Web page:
Ús medicinal[modifica | modifica el codi]
In addition to its usual purpose as an edible leafy vegetable, lettuce has had a number of uses in ancient (and even some more modern) times as a medicinal herb and religious symbol. For example, ancient Egyptians thought lettuce to be a symbol of sexual prowess and a promoter of love and childbearing in women. The Romans likewise claimed that it increased sexual potency. In contrast, the ancient Greeks connected the plant with male impotency, and served it during funerals (probably due to its role in the myth of Adonis's death), and British women in the 1800s believed it would cause infertility and sterility. Lettuce has mild narcotic properties – it was called "sleepwort" by the Anglo-Saxons because of this attribute – although the cultivated L. sativa has lower levels of the narcotic than its wild cousins. This narcotic effect is a property of two sesquiterpene lactones which are found in the white liquid (latex) in the stems of lettuce, called lactucarium or "lettuce opium".
Lettuce extracts are sometimes used in skin creams and lotions for treating sunburn and rough skin. It was once thought to be useful in relieving liver issues. Some American settlers claimed that smallpox could be prevented through the ingestion of lettuce, and an Iranian belief suggested consumption of the seeds when afflicted with typhoid. Folk medicine has also claimed it as a treatment for pain, rheumatism, tension and nervousness, coughs and insanity; scientific evidence of these benefits in humans has not been found, although some similar effects have been demonstrated in mice and toads. The religious ties of lettuce continue into the present day among the Yazidi people of northern Iraq, who have a religious prohibition against eating the plant.
Referències[modifica | modifica el codi]
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- Base de dades USDA
- Hanning, I.B.; Johnson, M.G.; Ricke, S.C. «Precut prepackaged lettuce: a risk for listeriosis?». Foodborne Pathogens and Disease, vol. 5, 6, December 2008, pàg. 731–746. DOI: 10.1089/fpd.2008.0142. PMID: 18847382.
- «Chapter IV. Outbreaks Associated with Fresh and Fresh-Cut Produce. Incidence, Growth, and Survival of Pathogens in Fresh and Fresh-Cut Produce». Analysis and Evaluation of Preventive Control Measures for the Control and Reduction/Elimination of Microbial Hazards on Fresh and Fresh-Cut Produce. US Food and Drug Administration, April 12, 2012. [Consulta: 2012-04-19].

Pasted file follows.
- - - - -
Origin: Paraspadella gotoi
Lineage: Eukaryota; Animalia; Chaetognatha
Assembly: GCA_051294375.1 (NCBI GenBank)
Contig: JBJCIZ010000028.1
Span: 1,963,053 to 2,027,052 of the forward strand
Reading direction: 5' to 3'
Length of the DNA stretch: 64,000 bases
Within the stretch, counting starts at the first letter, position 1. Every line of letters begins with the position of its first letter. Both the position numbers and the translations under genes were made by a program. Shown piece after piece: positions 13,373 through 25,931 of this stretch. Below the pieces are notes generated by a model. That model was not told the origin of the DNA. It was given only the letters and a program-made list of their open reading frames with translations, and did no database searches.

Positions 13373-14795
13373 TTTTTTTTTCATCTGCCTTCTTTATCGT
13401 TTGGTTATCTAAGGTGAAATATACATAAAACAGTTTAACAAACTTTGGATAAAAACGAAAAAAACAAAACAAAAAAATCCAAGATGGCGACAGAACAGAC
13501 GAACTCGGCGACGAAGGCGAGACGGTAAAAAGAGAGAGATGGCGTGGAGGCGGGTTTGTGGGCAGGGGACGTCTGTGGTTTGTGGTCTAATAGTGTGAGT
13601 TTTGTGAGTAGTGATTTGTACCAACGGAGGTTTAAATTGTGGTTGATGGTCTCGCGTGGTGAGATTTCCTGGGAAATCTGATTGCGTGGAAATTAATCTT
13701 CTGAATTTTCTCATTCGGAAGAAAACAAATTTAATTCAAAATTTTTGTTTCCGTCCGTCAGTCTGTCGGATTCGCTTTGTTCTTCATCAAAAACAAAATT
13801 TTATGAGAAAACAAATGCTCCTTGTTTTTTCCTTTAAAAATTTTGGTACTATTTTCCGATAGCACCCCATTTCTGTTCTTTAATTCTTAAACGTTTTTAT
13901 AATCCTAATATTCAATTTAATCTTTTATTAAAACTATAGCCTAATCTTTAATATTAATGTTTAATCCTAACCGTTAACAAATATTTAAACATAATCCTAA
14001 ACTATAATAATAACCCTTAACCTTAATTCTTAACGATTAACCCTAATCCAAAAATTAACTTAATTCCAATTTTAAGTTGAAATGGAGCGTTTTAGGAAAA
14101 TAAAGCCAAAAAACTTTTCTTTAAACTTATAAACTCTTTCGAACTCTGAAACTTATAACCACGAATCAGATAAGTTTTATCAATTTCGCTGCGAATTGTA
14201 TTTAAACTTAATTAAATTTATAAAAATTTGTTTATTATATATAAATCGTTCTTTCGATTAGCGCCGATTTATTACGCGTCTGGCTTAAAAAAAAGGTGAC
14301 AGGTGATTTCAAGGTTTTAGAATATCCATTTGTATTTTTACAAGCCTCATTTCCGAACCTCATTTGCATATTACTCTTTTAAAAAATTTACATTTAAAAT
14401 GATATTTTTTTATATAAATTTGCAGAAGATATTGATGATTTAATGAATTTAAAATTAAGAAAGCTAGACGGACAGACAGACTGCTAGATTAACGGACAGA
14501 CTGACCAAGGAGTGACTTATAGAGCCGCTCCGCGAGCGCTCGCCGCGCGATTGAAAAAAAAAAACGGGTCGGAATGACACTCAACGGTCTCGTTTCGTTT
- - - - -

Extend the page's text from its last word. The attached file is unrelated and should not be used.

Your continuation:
- Davis, J. G., and Kendall, P.. «Preventing E. coli from Garden to Plate». Colorado State University. [Consulta: 2012-03-26].
- Li, Haiping; Tajkarimi, Mehrdad; Osburn, Bennie I. «Impact of Vacuum Cooling on Escherichia coli O157:H7 Infiltration into Lettuce Tissue». Applied and Environmental Microbiology, vol. 74, 10, 2008, pàg. 3138. DOI: 10.1128/AEM.02811.07.
- Gajraj, Roger; Pooransingh, Shalini; Hawker, Jeremy; Olowokure, Babatunde. «Multiple outbreaks of Salmonella braenderup associated with consumption of iceberg lettuce». International Journal of Environmental Health Research, vol. 22, 2, April 2012, pàg. 150–155. DOI: 10.1080/09603123.2011.613114.
- Watts, Donald. Dictionary of Plant Lore. Academic Press, 2007, p. 226. ISBN 0-12-374086-X.
- Duke, James A.; Duke, Peggy-Ann K.; DuCellie, Judith L.. Duke's Handbook of Medicinal Plants of the Bible. CRC Press, 2007, p. 232. ISBN 0-8493-8202-5.
- MacFarquhar, Neil. «Bashiqa Journal: A Sect Shuns Lettuce and Gives the Devil His Due». The New York Times, 2003-01-03 [Consulta: 23 març 2012].
Bibliografia[modifica | modifica el codi]
- Bradley, Fern Marshall. The Organic Gardener's Handbook of Natural Pest and Disease Control. Rodale, 2009. ISBN 978-1-60529-677-7.
- Davey, M. R.; Anthony, P.; Van Hooff, P. [et al]. «Lettuce». A: Transgenic Crops. Volume 59. Springer, 2007 (Biotechnology in Agriculture and Forestry). ISBN 978-3-540-36752-9.
- Katz, Solomon H.; Weaver, Williams Woys. Encyclopedia of Food and Culture. Volume 2. Scribner, 2003. ISBN 978-0-684-80565-8.
- Weaver, Williams Woys. Heirloom Vegetable Gardening: A Master Gardener's Guide to Planting, Seed Saving and Cultural History. Henry Holt and Company, 1997. ISBN 978-0-8050-4025-8.
Vegeu també[modifica | modifica el codi]